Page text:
Expandable storage (microSD) Integral storage
  • Obviously, if you need more storage for media, it's a piece of cake to pop in a card!
  • Easy to pop the card into a card reader to quickly transfer large file sets - or to juggle them when upgrading a card.
  • The card's file system is absolute, i.e. it's not part of a larger whole, as is the case with a phone's internal disk. So folders and locations in the card's root (etc.) are exactly the same whether seen in a phone app or in a desktop's card reader. i.e. you know where things are to a high degree.
  • UFS - Universal Flash Storage, now up to v3.1, is way faster than the old eMMC standard and indeed still faster than even the most capable external card. If writing 4K video files, for example, then speed is absolutely of the essence. 
  • Having everything in one storage 'lump' is easier for users, since they never have to think about which disk things are being saved to. Plus, when plugging into a desktop, the phone only appears as one disk rather than two.
  • The temptation for most users is to 'buy cheap' when it comes to microSD and it's often the case that a fast phone is hampered by slow external storage (e.g. when writing media)
  • The card slot or tray takes up room, even if slight.
  • Having a slot or tray space is a possible mechanical/durability weakness, again even if slight.
  • Managing what files/apps are 'where' is both a blessing (see 'Pros', above) and a curse. Non-geeks will continually 'lose' files and won't want to keep micro-managing a storage card.
  • Again obviously, you're stuck with the capacity you buy and if you need more then it's time to sell or switch and buy a larger variant!
  • If you want to get media onto the phone then it's a data cable and desktop affair. Or shuffling things wirelessly by Bluetooth, Wifi or the Cloud.
  • As a result of the above item, setting a new phone up may take longer, since there will be a lengthy media sync stage. 

What should surprise you slightly in the table above is how evenly the rows and columns are populated - you really can argue the requirement for microSD both ways. The corollary of this is that it shouldn't matter too much in 2021 - either having a card slot or not each have pros and cons. Most tellingly, integral storage is now so capacious and so cheap that most regular users may not even fill it in the first place.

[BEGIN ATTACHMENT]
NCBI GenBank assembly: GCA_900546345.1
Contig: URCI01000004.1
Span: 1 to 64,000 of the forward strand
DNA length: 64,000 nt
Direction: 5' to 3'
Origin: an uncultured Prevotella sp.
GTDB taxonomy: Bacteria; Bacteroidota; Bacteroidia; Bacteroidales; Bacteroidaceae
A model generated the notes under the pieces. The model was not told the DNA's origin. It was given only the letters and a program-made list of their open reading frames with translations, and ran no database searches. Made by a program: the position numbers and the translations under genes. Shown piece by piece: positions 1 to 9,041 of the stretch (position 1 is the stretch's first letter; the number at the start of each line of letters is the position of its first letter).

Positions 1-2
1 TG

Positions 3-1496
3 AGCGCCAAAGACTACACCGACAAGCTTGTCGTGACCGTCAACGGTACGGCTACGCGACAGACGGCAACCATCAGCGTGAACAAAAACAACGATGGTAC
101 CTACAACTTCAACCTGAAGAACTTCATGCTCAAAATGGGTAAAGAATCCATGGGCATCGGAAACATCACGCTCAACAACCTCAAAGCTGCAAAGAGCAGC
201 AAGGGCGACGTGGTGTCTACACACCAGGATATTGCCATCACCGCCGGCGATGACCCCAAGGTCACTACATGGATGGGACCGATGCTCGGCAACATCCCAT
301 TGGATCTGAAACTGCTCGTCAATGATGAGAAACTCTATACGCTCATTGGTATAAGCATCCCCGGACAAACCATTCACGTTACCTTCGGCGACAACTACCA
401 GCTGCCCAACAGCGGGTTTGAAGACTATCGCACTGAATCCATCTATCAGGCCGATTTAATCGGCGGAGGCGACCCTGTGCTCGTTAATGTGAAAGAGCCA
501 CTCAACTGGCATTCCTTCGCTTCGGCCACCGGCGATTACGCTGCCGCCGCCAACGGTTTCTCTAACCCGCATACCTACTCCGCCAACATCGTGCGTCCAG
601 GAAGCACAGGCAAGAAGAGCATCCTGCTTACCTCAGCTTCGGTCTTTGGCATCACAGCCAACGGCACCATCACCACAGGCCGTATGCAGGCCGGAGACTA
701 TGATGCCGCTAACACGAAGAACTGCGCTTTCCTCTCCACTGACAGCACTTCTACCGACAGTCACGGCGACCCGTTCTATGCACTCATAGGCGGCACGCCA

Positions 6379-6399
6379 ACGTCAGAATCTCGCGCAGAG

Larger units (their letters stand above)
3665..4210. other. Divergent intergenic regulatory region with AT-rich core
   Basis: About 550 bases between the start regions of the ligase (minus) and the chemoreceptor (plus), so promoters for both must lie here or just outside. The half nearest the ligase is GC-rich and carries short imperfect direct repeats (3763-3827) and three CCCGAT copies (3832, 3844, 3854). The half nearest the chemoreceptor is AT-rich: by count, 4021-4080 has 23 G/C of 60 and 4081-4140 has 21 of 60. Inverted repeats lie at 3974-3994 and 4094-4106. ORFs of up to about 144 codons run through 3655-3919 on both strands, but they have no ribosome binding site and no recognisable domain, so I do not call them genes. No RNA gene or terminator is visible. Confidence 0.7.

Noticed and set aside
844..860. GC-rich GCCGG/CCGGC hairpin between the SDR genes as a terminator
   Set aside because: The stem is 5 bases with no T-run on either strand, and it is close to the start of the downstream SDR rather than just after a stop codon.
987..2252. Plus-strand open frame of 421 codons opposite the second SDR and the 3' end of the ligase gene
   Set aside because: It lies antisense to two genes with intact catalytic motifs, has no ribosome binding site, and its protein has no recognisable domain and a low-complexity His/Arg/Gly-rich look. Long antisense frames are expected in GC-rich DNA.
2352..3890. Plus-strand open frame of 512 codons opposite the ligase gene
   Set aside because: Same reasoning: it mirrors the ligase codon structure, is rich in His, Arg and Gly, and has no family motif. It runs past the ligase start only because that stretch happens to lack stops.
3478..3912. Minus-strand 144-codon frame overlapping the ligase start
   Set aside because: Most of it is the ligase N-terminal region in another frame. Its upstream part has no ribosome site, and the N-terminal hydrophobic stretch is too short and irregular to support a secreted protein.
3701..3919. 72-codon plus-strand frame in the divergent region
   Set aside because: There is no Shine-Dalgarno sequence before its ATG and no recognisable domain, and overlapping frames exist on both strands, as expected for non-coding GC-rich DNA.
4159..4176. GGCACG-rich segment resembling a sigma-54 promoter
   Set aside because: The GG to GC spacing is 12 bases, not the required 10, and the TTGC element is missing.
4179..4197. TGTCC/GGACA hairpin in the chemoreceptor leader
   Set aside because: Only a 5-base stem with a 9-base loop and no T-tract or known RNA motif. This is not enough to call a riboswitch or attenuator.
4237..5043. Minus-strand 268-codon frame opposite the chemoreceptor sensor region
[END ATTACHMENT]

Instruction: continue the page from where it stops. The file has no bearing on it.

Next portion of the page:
For example, my three year old Galaxy S9+ is still running like a champ with 40GB used out of its integral 128GB, i.e. 80GB or so free. Yes, I have a microSD card in it as well, with about 50GB of music, but it turns out that, even after three years of use, I could have put this music in the internal disk and not bothered with a card. Space-wise, at least.

card slot

My current iPhone 12 Pro Max has 256GB storage and I've used 110GB, including all my music and a truck load of movies and documentaries to watch in odd moments. Plus captured photos and videos. But I somehow doubt that I'll ever hit the full 256GB during my tenure with the phone.

What of my Lumias? Those with 32GB internal disk (most of them, if that) do need a card, of course, for local music, but that 32GB capacity is very much a 2013-2015 thing. It's now 2021 and every flagship should come with 128GB built-in, I contend. While phones further down the food chain, say £500 and below, clearly have to make compromises somewhere and so they save a little money by going lower and still including microSD. So the user still has options (hey, cheaper phones tend to keep the headphone jack as well, but that's an article to be revisited another day!)

In conclusion, if you're researching your next smartphone then don't worry too much about microSD - or the lack of it. You're covered either way. And maybe I shouldn't be too hard on Samsung dropping card expansion in the S21 range after all!

PS. Having written this feature, it rang a bell - I'd visited this subject seven years ago, in 2013. The smartphone world, data bandwidth, media size, and much more, have all changed a lot since then - and the article's conclusion therefore leans differently!